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NASA's Kepler mission finds 219 new exoplanets, several potentially habitable worlds

"We like to think of this study as classifying planets in the same way that biologists identify new species of animals," said lead researcher Benjamin Fulton.

By Brooks Hays
NASA's Kepler mission finds 219 new exoplanets, several potentially habitable worlds
New analysis of Kepler data has revealed 219 new exoplanet candidates. Photo by NASA/JPL-Caltech

June 20 (UPI) -- The latest Kepler mission data dump offered evidence of 219 new exoplanet candidates. Ten of the new candidates are Earth-like in size and orbiting within the habitable zone of their host star, meaning they're theoretically able to host liquid water on their surface.

The catalog release, featuring data from the first four years of NASA's premier planet-hunting mission, brings the total number of exoplanet candidates to 4,034. More than half of the candidates have been verified.

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Scientists presented their newest data collection on Monday at NASA's Ames Research Center in Mountain View, California.

"The Kepler data set is unique, as it is the only one containing a population of these near Earth-analogs -- planets with roughly the same size and orbit as Earth," Mario Perez, Kepler program scientist, said in a news release. "Understanding their frequency in the galaxy will help inform the design of future NASA missions to directly image another Earth."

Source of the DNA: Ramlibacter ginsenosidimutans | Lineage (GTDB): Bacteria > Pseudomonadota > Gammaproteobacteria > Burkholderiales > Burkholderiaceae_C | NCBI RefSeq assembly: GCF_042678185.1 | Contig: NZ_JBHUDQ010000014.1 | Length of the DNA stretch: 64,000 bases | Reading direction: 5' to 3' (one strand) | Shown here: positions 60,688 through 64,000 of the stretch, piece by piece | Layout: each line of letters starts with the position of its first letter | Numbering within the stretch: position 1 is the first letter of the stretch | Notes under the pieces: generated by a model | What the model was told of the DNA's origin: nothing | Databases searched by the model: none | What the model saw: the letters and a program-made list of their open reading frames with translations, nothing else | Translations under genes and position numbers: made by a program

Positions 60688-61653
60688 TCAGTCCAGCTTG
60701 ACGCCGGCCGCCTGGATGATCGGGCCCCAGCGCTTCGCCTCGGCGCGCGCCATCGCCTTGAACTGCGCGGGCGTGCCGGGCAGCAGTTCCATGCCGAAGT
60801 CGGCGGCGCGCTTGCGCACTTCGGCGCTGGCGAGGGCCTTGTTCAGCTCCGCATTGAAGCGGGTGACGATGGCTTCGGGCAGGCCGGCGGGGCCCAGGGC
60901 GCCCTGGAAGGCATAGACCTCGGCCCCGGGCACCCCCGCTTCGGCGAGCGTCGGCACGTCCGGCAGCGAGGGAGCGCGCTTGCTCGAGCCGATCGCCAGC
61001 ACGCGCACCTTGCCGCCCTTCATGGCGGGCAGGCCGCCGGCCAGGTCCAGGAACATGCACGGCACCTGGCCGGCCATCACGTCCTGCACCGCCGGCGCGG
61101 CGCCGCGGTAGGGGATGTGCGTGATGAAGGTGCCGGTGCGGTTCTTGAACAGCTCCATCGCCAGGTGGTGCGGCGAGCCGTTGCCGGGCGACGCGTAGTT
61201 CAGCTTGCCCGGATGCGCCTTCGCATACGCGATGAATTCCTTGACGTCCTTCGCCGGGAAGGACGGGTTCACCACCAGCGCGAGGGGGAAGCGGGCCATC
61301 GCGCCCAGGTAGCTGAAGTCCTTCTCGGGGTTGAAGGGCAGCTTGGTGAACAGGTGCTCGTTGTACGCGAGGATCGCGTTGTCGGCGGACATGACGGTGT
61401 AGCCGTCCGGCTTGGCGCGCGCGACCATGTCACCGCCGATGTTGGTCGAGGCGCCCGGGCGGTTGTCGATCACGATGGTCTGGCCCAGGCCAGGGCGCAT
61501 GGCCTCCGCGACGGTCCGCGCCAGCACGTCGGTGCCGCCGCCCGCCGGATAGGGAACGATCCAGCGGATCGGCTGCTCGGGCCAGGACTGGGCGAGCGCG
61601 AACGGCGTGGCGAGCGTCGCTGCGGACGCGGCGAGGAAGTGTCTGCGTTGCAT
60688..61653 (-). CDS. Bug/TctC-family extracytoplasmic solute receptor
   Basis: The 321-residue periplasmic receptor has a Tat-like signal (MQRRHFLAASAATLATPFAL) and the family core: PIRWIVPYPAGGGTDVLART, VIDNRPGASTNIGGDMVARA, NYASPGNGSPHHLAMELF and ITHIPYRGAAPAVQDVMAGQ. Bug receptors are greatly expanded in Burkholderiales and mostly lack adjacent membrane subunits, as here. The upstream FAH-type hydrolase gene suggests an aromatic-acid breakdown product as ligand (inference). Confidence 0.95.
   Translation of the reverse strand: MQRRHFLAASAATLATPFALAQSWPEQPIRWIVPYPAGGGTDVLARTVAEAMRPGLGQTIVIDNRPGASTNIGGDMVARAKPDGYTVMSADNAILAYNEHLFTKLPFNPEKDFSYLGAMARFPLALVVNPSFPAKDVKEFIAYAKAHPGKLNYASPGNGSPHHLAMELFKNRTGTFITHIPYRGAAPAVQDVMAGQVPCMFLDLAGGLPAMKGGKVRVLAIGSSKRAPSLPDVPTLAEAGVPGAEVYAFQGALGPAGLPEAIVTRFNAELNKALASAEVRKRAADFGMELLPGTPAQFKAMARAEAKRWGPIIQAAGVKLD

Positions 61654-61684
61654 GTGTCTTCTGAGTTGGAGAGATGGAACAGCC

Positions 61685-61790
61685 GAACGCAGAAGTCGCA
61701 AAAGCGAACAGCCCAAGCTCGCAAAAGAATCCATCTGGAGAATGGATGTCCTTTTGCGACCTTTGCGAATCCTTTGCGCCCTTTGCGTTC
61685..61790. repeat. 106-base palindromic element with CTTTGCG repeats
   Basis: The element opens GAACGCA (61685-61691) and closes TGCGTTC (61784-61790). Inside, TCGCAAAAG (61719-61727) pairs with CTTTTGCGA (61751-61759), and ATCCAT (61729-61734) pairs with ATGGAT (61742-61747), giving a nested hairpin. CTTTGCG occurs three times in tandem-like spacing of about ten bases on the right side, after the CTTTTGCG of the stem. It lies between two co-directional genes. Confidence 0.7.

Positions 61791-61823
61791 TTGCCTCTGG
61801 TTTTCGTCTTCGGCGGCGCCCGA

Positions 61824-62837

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Kepler locates potential exoplanets by identifying transits, the brief dimming of a star caused by the obstruction of a planet orbiting across its face.

The latest data was acquired, not through new observations, but by reanalyzing massive amounts of data collected during the Kepler mission's first four years.

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The latest analysis suggests the galaxy hosts two distinct populations of small exoplanets -- rocky, Earth-like planets and gaseous planets no bigger than Neptune.

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"We like to think of this study as classifying planets in the same way that biologists identify new species of animals," said lead researcher Benjamin Fulton, doctoral candidate at the University of Hawaii in Manoa. "Finding two distinct groups of exoplanets is like discovering mammals and lizards make up distinct branches of a family tree."

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